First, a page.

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Massive stars play an important role in many astrophysical environments such as star formation and the structure of the interstellar medium in galaxies. However, the structures and mass loss of massive stars, which are crucial to understanding the evolution and fate of massive stars are still mysteries. Global radiation hydrodynamic simulations of an 80 solar mass star envelope were performed on Mira to find the answers. Convection around the iron opacity peak region causes the turbulent structures seen here. Density is highest in the yellow region near the core of the star. Low-density wind is launched near the surface. Credit: Yan-Fei Jiang, Matteo Cantiello, Lars Bildsten, Eliot Quataert, Omer Blaes, James Stone and Joseph A. Inslsey. This research used resources from the Argonne Leadership Computing Facility.

Right now, I’m focused on creating 3D simulations that include radiation and magnetohydrodynamic components to study two different kinds of astrophysical systems — stars and compact objects, which include black holes and neutron stars. For black holes I’m modeling their accretion disks, which are flattened disks of material that coalesce around a black hole, pulled in by its gravity.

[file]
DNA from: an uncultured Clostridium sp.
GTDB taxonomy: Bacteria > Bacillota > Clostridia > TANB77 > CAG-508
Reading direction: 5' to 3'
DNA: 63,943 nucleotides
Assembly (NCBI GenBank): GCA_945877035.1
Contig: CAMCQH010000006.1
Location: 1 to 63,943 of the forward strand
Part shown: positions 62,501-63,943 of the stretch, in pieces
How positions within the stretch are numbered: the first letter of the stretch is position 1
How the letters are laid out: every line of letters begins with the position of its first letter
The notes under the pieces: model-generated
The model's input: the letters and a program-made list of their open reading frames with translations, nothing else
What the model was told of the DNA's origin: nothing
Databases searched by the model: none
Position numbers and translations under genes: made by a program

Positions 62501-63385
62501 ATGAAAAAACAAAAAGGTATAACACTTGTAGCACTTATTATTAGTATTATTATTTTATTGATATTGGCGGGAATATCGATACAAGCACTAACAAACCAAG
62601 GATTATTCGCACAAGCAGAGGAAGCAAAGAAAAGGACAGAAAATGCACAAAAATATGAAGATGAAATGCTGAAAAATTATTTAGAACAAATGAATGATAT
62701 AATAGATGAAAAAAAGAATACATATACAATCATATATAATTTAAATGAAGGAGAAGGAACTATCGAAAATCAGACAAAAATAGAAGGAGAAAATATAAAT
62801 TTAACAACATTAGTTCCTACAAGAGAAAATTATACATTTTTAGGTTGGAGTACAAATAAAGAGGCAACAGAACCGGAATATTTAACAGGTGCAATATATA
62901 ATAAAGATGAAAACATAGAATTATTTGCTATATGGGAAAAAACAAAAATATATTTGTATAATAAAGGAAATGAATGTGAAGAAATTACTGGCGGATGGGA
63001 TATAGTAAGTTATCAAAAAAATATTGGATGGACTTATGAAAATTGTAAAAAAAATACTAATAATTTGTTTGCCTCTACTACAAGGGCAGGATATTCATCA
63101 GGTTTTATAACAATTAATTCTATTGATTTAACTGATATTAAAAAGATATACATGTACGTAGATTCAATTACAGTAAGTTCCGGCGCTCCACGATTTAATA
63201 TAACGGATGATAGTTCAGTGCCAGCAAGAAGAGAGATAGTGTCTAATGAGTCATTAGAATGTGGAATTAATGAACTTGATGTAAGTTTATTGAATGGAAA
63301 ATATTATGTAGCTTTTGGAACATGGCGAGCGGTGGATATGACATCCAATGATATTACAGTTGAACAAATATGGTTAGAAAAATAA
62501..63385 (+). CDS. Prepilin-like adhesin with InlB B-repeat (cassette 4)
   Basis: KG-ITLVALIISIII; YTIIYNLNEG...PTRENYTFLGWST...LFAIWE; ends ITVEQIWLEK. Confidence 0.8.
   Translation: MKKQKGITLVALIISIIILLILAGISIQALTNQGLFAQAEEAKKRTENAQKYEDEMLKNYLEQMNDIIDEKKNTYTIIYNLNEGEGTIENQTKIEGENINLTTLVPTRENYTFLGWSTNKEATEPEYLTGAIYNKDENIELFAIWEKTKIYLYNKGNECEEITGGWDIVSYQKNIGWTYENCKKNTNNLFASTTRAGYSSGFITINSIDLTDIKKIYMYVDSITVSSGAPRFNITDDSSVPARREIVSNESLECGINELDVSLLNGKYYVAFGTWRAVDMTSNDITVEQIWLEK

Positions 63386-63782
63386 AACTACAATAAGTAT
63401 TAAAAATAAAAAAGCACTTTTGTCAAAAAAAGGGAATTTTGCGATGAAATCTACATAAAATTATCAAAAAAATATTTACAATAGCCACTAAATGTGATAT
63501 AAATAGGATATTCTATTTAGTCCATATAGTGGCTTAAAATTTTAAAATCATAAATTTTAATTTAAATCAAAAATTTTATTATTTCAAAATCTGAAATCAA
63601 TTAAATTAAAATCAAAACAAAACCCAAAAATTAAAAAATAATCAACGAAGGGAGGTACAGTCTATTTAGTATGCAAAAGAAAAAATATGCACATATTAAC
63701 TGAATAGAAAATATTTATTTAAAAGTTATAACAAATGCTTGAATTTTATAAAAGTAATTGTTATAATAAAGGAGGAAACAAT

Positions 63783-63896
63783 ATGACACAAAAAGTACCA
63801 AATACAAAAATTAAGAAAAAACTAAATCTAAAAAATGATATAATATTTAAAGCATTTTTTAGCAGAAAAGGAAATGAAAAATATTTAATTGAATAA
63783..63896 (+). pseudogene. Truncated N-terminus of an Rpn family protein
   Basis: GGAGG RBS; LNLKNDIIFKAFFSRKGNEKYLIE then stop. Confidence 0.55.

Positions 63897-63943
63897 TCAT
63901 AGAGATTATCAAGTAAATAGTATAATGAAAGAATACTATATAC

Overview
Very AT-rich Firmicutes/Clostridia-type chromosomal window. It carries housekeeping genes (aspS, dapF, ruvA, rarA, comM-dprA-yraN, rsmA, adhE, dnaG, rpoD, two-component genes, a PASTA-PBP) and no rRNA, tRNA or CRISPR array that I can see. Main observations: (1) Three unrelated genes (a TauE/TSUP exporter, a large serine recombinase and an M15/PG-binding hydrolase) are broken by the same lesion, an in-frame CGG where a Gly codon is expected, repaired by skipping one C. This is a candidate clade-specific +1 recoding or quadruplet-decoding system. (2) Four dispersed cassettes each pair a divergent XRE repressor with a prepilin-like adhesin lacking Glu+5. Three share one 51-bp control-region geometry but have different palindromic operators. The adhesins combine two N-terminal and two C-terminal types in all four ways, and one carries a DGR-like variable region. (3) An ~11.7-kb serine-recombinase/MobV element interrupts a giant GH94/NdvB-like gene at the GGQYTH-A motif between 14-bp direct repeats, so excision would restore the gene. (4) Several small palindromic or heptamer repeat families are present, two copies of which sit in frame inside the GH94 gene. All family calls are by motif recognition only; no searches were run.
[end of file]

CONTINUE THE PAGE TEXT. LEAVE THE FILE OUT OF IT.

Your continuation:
Black holes play an important role in the structure and evolution of galaxies. They are also important sources of gravitational waves. However, accretion disks around black holes are hard to model theoretically — no single model can completely explain how all black holes grow. The focus of my work is to improve simulations of the accretion process. In my simulations, I include radiation equations to describe how material around a black hole heats up, emits light and interacts with the magnetic fields. The big idea is my simulations can eventually be compared with observations directly to see if we’re correctly understanding the mechanisms at play around a black hole.